Thursday, March 23, 2017
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Trekkies Beware! Paramount Pictures v. Axanar Productions
By Joel M. Grossman
Movie and far and actually produce a very TV stu- professional movie funded by dios often crowdsourcing? That is the allow their question raised by the case of
fans to Paramount Pictures Corp. v.
engage in behavior which tech- Axanar Productions, Inc. The
nically might violate copyright case has not been fully liti-
or trademark law. For exam- gated, but the district court's
ple, the studio which owns the ruling on cross-motions for
copyright to Star Wars might summary judgment is both
let fans produce a short video amusing and instructive.
in which fans dress up as Darth To begin with the basic facts,
Vader or Princess Leia, and act plaintiff Paramount Pictures Trek films before with no law-
out a scene from the film. If and CBS own the copyright to suit from Paramount, Axanar
the fans post their homemade the Star Trek television shows sought to go "where no man
10 minute video on You Tube, and Paramount owns the copy- has gone before" and produce
the studio probably wouldn't right to the thirteen full-length a professional Star Trek film,
mind. They might even encour- movies that followed. While with a fully professional crew,
age such amateur tributes, as the copyright owners allowed many of whom worked on one
they might keep interest in the fans to make their own ama- or more Star Trek productions.
product alive until the next teur films, they sued when, in Axanar raised over a million
sequel or prequel hits the mul- their view, Axanar Productions dollars through crowdsourcing
crossed the line. As the court websites to finance the pro-
But what happens if, in a explained, while other Trek- duction. Axanar produced and
studio's view, the fans go too kies have made their own Star publicly released what it called
"Star Trek: Prelude to Axanar," in order to raise money to make the full-length film. At this point Paramount sued, and each side moved for summary judgment. Paramount sought a ruling from the court of copyright infringement, while Axanar sought summary judgment on the defense of fair use.
In seeking a ruling of copyright infringement, Paramount pointed to Axanar's use of copyright-protected elements, such as Klingons and Vulcans, and the human character Garth of Izar, all of whom appeared in the television series. In addition, Axanar used phasers, the Federation logo and even the Klingon language. While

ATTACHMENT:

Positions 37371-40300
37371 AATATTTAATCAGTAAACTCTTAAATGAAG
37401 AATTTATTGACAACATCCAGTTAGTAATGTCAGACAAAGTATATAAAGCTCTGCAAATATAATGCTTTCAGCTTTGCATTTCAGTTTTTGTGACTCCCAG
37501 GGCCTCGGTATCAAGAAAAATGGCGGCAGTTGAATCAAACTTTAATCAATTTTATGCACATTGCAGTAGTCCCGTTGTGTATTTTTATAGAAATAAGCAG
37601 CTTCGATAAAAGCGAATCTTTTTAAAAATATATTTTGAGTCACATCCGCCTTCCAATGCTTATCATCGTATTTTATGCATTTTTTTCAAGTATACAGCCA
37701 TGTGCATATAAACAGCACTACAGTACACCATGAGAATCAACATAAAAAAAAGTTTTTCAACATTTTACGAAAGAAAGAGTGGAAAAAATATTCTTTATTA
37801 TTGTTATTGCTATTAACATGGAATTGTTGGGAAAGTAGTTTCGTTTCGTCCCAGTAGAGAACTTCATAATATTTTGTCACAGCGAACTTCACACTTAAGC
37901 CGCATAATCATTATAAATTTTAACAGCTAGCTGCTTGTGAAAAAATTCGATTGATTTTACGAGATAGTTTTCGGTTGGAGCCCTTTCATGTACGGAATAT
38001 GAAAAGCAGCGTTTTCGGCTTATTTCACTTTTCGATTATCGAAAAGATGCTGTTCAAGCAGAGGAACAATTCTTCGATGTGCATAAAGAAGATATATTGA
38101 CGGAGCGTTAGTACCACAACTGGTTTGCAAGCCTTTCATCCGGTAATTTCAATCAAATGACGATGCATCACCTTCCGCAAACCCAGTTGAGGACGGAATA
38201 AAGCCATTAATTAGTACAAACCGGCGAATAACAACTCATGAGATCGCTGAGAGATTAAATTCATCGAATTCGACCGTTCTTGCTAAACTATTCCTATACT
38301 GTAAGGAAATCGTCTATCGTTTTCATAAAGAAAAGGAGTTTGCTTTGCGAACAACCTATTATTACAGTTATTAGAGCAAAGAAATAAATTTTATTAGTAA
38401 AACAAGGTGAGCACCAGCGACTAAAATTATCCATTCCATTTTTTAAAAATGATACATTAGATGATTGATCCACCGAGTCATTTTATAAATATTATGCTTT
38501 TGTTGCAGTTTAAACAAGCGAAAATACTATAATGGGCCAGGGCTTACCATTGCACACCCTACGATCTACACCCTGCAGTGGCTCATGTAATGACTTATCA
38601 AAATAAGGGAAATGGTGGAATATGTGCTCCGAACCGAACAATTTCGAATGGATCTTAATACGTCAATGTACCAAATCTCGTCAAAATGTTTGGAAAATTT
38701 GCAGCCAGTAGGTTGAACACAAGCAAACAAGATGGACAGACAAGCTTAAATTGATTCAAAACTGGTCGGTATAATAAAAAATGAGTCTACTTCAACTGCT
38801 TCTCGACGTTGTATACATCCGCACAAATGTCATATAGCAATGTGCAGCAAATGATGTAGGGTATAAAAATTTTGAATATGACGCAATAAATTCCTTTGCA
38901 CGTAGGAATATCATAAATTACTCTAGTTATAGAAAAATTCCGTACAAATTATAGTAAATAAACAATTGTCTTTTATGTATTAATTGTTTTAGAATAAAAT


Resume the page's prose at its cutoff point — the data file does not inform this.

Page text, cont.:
the court noted many such similarities, it denied Paramount's motion for summary judgment, holding that a jury must ultimately decide the issue. At the same time, the court denied Axanar's motion seeking a judicial approval of its fair use defense. The court denied the motion, based on its application of the fair use factors. While Axanar argued that its film is actually a parody, or "mockumentary," of the original Star Trek, the court was not convinced, noting that "Defendants set out to create films that stay faithful to the Star Trek canon and appeal to Star Trek fans."
While neither side won its summary judgment motion, the court's analysis leads to
the conclusion that Paramount will most likely prevail and the distribution of Axanar's film will be enjoined. As the court stated: "Here, there is no dispute that [Paramount and CBS] have ownership of copyrights to [Star Trek], and that [Axanar]`s works are substantially similar to [Star Trek}. Thus, the copyright infringement claim can live long and prosper..."
Joel M. Grossman, Esq. has been exclusively devoted to mediation and arbitration since 2004, following his 25-year legal career as a litigator, labor negotiator, and in-house counsel overseeing complex entertainment disputes. He may be reached at firstname.lastname@example.org
Reprinted with permission from the March 23, 2017 edition of THE RECORDER 2017 ALM Media Properties, LLC. All rights reserved. Further duplication without permission is prohibited. For information, contact 877-257-3382 or email@example.com. # 501-04-17-02